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Author Topic: If we trained a telescope on the same point in space would we see new stars?  (Read 253 times)

Offline thedoc

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Luke Pullar asked the Naked Scientists:
   If we pointed a telescope at the same point in space for a few/many years, would we see "new" (to us) stars as the light eventually reaches us from increasingly distant places?
What do you think?
« Last Edit: 23/09/2016 11:53:01 by _system »


 

Offline Jonnytombstone

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Disclaimer: I am not a professional =)

If the rotation of the galaxy and solar system was taken into account. I don't see why would couldn't view new stars. If telescopes are similar to camera shutters. The longer the shutter stays open more light seen. If you could factor in the rotation of the solar system with the rotation of the galaxy. You should be able to have the telescope trained on one spot in space. hold the shutter open and hope to see more stars.
 

Offline evan_au

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Quote from: Luke Pullar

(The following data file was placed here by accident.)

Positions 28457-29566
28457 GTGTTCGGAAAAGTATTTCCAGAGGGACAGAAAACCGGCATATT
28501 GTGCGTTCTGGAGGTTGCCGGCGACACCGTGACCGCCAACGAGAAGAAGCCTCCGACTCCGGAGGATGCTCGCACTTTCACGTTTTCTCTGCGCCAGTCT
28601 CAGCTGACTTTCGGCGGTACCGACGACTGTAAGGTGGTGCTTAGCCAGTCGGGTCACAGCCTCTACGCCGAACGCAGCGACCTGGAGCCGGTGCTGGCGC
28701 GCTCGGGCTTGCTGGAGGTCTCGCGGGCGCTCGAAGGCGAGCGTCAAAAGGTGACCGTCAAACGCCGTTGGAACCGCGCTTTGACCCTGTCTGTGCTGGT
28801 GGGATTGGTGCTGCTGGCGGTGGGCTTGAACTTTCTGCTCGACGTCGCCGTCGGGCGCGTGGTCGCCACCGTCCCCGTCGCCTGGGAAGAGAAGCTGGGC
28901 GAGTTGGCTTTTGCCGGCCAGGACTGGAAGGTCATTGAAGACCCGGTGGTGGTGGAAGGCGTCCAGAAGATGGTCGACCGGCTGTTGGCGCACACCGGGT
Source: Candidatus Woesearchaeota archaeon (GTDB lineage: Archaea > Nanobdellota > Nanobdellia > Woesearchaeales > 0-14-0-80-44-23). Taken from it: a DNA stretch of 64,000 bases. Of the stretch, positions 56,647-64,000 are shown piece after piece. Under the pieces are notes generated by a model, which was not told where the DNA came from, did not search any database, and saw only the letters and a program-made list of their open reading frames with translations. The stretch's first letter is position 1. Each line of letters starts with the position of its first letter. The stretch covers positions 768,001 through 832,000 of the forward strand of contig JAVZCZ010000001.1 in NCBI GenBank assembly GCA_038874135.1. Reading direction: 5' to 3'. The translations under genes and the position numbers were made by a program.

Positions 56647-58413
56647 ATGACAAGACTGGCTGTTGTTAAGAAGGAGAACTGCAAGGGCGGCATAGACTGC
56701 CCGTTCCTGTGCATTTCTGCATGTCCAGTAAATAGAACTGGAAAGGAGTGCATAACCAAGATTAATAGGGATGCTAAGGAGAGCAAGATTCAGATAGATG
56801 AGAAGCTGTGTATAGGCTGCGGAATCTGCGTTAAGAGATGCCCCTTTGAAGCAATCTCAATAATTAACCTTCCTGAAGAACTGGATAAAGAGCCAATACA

If we pointed a telescope at the same point in space for a few/many years, would we see "new" (to us) stars?
Yes, the Hubble Deep Field exposure totaled about 140 hours, staring at the same patch of sky, and revealed many galaxies that were invisible with shorter exposure times.

Of course, demand for observation time on Hubble is so great, and the number of potentially interesting astronomical subjects are so numerous that the committee allocating Hubble observation time could not possibly allocate years on this unique resource to a single observation.

See: https://en.wikipedia.org/wiki/Hubble_Deep_Field#Observations

Quote
...as the light eventually reaches us from increasingly distant places?
The Hubble Deep Field exposure occurred over a 10 day period, so at best we could see galaxies from just 10 extra light-days due to this mechanism.

However, light becomes fainter with an "inverse square law", so a 100x longer exposure time is able to reveal the stars of galaxies at 10x greater distances, adding perhaps a billion light-years to the observation distance.

There are limits to how far the Hubble telescope can see, since the expansion of the universe red-shifts the light from distant galaxies into the infra-red.
- The Hubble telescope was not optimized for infra-red astronomy.
- However, the upcoming James Webb telescope is optimised for infra-red astronomy (and has a much greater light-collecting area), so it should be able to detect galaxies at far greater distances than the Hubble Deep Field exposure - by perhaps another billion light-years or so. 

See: https://en.wikipedia.org/wiki/James_Webb_Space_Telescope#Infrared_astronomy
 

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